This blog explores changes in the energy industry from an insider’s perspective as it transitions from the old centralized utility model to the new paradigm of distributed generation.
This blog was previously called Inside the Housing Evolution and focused on energy efficient homes. Ultimately, it’s all linked. Soon, every building will have the potential to generate, store, and sell energy. Welcome to the era of the transactive grid – the greatest shift the electricity sector has seen in over 100 years!

July 13, 2010 2 Comments

Green Building Ottawa Conference “Retrofit – Sustainability for the Future”

The June issue of Ottawa Construction News had an article on a presentation I gave at Carleton University’s Green Building Ottawa Conference.  (Actually, the article attributes the quotes to Michael Sachs, not Matthew, but trust me it’s me!). The conference was put on by The Carleton University School of Architecture & Urbanism and the Canada Green Building Council to “explore the complex relationship between sustainability and the built environment”.

As part of the program, I was invited to take part in their closing panel discussion on the policies needed to encourage more sustainable building projects.  They wanted to have a builder on the panel to represent the developer perspective, and my background as a consultant working on government policy gave me a unique perspective on where policy sometimes fails to create the intended change.

The article focuses on my comments, since it is a construction industry newspaper, but I wanted to draw attention to some of the ideas brought forward by the other members of the panel.  I shared the panel with Dan Leeming, the founding partner of The Planning Partnership, Jane Welsh, the Acting Project Manager for Environmental Planning with Toronto’s City Planning Division, and David Miller, the Manager of the Environmental Sustainability Branch in the Community Sustainability Department here in Ottawa.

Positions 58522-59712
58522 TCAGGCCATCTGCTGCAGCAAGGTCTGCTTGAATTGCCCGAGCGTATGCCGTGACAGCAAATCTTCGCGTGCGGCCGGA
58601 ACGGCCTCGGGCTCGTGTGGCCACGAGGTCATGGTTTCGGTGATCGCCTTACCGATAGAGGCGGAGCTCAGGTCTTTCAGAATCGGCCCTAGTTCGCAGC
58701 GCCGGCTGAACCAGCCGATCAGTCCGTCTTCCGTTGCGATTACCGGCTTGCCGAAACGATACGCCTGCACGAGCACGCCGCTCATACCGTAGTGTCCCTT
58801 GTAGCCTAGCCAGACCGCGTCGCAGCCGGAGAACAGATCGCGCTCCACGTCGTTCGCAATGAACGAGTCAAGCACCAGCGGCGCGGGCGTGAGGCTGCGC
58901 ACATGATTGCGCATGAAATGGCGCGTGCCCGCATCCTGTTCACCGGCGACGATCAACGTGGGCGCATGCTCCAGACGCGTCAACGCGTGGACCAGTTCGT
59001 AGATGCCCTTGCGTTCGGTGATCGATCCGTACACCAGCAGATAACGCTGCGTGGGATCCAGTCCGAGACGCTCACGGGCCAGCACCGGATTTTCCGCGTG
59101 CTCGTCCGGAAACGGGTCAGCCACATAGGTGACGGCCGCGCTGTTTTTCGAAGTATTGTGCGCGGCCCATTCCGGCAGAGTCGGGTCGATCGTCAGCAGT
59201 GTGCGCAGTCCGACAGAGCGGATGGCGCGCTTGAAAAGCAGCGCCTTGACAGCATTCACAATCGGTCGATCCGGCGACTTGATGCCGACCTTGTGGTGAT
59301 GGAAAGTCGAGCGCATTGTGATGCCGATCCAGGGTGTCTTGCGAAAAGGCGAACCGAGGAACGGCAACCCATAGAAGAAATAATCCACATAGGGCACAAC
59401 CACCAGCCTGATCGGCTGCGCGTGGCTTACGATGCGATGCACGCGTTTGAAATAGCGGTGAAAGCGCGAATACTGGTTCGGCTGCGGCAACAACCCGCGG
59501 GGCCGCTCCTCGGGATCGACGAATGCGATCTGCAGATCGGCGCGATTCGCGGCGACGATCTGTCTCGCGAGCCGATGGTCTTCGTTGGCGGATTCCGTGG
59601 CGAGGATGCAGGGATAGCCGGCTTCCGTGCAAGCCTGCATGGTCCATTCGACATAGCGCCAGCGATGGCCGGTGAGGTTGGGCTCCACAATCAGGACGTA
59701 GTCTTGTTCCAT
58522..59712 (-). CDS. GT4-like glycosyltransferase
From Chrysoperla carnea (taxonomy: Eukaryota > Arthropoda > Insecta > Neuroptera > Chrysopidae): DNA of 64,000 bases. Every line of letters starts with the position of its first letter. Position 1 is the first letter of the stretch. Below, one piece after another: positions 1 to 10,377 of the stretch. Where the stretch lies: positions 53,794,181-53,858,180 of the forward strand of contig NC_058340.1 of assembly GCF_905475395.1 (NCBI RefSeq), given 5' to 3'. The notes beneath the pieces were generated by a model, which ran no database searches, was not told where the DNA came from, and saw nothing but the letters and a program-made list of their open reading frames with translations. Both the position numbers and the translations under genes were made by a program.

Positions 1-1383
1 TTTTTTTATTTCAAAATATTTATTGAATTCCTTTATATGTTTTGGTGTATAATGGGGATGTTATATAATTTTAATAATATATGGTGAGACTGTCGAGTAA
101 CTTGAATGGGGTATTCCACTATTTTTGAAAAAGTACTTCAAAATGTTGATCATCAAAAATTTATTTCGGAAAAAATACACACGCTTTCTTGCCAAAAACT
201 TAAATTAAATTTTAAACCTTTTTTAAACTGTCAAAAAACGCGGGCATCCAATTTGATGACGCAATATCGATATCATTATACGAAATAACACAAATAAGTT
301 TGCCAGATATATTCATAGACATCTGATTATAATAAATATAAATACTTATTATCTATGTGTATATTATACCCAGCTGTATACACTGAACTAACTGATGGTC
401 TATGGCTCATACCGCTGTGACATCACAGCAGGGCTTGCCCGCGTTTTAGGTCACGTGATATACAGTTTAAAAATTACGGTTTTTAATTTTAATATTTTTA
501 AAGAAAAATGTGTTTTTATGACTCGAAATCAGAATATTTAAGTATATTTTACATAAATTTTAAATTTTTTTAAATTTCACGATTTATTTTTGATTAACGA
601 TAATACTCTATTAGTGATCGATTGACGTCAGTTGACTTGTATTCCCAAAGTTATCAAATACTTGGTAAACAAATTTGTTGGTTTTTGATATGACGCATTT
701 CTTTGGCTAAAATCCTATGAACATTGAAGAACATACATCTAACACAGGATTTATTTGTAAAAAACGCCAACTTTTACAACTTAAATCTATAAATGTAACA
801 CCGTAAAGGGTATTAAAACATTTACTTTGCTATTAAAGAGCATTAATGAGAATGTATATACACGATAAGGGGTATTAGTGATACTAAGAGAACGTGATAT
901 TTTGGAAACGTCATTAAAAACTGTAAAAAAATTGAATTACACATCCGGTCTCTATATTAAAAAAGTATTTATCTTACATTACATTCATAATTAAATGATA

Jane and David have both had tremendous success in bringing attention to sustainability issues in a municipal context.  In his presentation, David acknowledges that Ottawa is far behind Toronto in terms of sustainability planning policies, but at the same time he pointed to some of Ottawa’s less publicized successes, such as the Green Building Promotion Pilot Program that he initiated to promote energy efficient retrofits of existing commercial, institutional and multi-residential buildings.

For me, this conference really hit home the fact that developers and municipalities have to work together to really move “from policy to practice”. The government cannot affect urban planning significantly without getting developers on board, and developers can’t integrate their community planning with public transportation and infrastructure without city involvement.

Urbandale has had a difficult time working with the city to provide light rail service to our community of Riverside South, which would be a huge step in developing a more sustainable community.  My hope is that the city will work with Urbandale to address these critical public transportation needs.  We have a tremendous opportunity to build new areas with more creative and intelligent designs and it would be a shame if we miss this opportunity because of the difficulties with developers and municipalities working together.

Posted by Matthew

2 Responses to "Green Building Ottawa Conference “Retrofit – Sustainability for the Future”"

  1. Canada’s Going Green Initiative is a real inspiration. I wish all countries will follow their examples.

  2. gary martin says:

    I was at the closing plenary at the conference you refer to. I watched David’s face as you pointed out that certain (in this case provincial) government incentives for green features get tangled in bureaucratic red tape. I could see he knew exactly what you were talking about! Lots of work to do on development and regulation…


Please note: Comments should be related to the above blog post.
All other comments will be removed.

Name (required)

Email Address (required - will not be published)




Matthew Sachs


  • COO of Peak Power since July 2016
  • General Manager of Urbandale Construction (May 2008 – Oct 2014)
  • Vice-Chair R-2000 Renewal Committee
  • Member of Energy Star Technical Advisory Committee
  • Greater Ottawa Homebuilders Green Committee
  • Recipient of Canadian Homebuilder’s Association 2009 R-2000 Builder of the Year Award
  • Participant in Natural Resources Canada’s Technology Roadmap for Sustainable Housing
  • Energy Consultant with Marbek Resource Consultants (Feb 2002 – May 2006)


Peak Power is a Microgrid project development company focused on delivering innovative solutions to offset the most expensive hours of electric demand. We specialize in optimizing the revenue streams from energy storage, advanced building automation, and renewable technologies for customer sited and utility scale projects. Please visit